- Menstruation , i.e. the loss of blood that occurs each month, lasts an average of 3 to 7 days .
- Any changes in the length of the menstrual cycle are most likely determined by the length of the period preceding ovulation ( follicular phase ). This first phase of the cycle, although having an average duration of about 14 days, can undergo fluctuations, which vary from 1 to 3 weeks. For most women, the luteal phase (period from ovulation to the start of menstruation) is more constant, taking 12 to 16 days (average duration: 14 days).
- The phases of the menstrual cycle are associated with the periodic and regular secretion of ovarian, hypothalamic and pituitary hormones directly related to fertility. Therefore, various structures of the body ( central nervous system , hypothalamus , pituitary gland and ovaries ) contribute to maintaining the regularity of menstruation, ovulation and other related events .
What Happens During The Menstrual Cycle?
- Menstruation – The beginning of each cycle is represented by the first day in which menstrual flow appears, i.e. a loss of blood mixed with tissue from the surface of the uterine wall ( endometrium ). This physiological phenomenon allows the uterus to shed the lining built up during the previous menstrual cycle. Typically, menstruation lasts 3-7 days.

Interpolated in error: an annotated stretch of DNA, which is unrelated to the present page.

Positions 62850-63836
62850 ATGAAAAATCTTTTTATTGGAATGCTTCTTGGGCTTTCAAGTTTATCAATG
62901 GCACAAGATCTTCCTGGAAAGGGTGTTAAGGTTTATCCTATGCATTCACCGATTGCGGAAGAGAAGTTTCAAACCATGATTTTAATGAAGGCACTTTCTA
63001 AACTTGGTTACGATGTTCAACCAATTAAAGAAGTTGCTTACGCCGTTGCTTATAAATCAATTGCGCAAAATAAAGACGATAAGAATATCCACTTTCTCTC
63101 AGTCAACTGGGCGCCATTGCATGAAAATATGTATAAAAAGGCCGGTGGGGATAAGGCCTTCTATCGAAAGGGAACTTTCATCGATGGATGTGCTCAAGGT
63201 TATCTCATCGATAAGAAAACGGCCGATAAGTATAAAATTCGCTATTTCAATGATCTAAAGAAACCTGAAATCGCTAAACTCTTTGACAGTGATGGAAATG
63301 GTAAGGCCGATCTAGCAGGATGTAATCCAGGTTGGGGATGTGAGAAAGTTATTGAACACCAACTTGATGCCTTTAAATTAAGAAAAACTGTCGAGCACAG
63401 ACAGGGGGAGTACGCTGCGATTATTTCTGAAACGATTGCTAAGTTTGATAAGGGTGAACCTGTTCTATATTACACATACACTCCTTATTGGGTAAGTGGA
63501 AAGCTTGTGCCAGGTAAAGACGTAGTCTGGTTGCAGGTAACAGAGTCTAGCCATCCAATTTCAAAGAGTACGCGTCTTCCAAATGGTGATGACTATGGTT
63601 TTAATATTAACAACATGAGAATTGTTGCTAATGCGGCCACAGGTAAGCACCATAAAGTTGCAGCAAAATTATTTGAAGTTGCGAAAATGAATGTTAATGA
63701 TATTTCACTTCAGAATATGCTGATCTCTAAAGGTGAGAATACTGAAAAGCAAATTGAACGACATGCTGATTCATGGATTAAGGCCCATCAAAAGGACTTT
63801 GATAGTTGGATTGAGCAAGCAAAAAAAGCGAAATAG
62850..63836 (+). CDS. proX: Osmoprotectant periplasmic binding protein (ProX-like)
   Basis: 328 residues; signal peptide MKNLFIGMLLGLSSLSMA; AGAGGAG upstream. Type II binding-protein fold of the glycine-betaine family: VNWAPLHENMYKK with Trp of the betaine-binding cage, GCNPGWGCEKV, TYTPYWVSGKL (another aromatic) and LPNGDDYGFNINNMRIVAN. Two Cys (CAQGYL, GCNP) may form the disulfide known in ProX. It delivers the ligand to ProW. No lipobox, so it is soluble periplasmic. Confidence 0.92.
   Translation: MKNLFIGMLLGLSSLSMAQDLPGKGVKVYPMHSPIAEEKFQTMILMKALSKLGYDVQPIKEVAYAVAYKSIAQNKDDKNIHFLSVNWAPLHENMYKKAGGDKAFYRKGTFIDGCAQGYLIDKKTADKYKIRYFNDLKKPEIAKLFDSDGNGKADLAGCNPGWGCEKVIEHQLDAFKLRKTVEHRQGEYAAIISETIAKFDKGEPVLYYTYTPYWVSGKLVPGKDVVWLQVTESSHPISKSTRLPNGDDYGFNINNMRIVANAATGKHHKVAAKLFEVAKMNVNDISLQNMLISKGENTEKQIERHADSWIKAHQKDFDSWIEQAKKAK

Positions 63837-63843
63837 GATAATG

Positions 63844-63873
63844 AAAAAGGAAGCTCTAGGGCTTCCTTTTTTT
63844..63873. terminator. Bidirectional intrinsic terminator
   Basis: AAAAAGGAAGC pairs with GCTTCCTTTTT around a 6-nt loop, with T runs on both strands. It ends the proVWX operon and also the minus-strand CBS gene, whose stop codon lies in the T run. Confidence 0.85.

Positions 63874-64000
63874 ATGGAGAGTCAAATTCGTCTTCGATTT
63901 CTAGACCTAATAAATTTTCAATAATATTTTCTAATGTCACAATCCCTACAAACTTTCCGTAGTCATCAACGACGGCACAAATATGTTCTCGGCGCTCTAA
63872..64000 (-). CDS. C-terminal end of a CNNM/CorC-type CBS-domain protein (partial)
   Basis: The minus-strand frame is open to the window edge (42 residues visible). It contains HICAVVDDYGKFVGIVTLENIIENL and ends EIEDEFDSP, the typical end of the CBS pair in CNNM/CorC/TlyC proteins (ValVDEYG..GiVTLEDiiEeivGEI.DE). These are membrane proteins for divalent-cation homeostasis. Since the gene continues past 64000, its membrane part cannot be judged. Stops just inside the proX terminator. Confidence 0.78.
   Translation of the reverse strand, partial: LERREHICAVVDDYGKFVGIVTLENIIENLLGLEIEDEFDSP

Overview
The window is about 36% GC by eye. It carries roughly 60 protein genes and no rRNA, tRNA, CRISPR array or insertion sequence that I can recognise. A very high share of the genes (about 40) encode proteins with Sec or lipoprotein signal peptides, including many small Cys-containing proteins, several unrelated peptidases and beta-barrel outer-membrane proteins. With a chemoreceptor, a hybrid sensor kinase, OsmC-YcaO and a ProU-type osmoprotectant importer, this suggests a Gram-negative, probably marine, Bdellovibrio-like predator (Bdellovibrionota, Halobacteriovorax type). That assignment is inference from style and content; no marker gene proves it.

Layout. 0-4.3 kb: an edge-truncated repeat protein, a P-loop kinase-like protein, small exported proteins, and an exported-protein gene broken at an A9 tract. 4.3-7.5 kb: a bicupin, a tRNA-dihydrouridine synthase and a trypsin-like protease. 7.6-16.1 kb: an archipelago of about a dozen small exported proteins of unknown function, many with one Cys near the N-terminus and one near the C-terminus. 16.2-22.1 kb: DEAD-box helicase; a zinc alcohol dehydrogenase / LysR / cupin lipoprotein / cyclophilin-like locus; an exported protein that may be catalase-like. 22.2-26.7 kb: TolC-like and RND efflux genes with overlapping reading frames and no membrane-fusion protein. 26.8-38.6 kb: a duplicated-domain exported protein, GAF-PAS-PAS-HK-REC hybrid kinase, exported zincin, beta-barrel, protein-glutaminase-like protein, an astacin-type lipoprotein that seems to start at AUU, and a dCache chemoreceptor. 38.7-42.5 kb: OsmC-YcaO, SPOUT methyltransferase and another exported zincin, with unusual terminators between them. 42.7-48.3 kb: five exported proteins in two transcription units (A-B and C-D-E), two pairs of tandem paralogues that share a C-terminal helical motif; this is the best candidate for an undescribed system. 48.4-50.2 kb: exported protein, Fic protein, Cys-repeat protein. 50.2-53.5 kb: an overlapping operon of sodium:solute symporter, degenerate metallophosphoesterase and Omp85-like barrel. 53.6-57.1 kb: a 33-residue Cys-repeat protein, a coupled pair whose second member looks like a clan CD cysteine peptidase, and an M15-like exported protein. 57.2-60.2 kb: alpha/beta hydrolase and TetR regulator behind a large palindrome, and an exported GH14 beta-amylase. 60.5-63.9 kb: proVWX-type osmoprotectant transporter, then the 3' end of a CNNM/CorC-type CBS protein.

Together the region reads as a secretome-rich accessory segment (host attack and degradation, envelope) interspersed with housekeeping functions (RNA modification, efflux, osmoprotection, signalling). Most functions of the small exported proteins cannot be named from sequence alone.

- Preparing for Ovulation – During the first part of the menstrual cycle, the pituitary initiates the secretion of follicle stimulating hormone (FSH), which stimulates the maturation of a “dominant” egg cell . At the same time, there is a progressive increase in the blood levels of estradiol (produced by the ovary). This determines a progressive thickening of the endometrium , which thus prepares itself to receive the mature egg cell in case it is fertilized.
- Ovulation – Around the 14th day of the cycle, there is a sudden increase in luteinizing hormone (LH) which causes the ovarian follicle to rupture, with the expulsion of the mature egg inside the fallopian tube . During the 24 hours following this event, the egg cell is available for the eventual encounter with the sperm of male origin. The release of the oocyte is, therefore, a fundamental prerequisite for conception.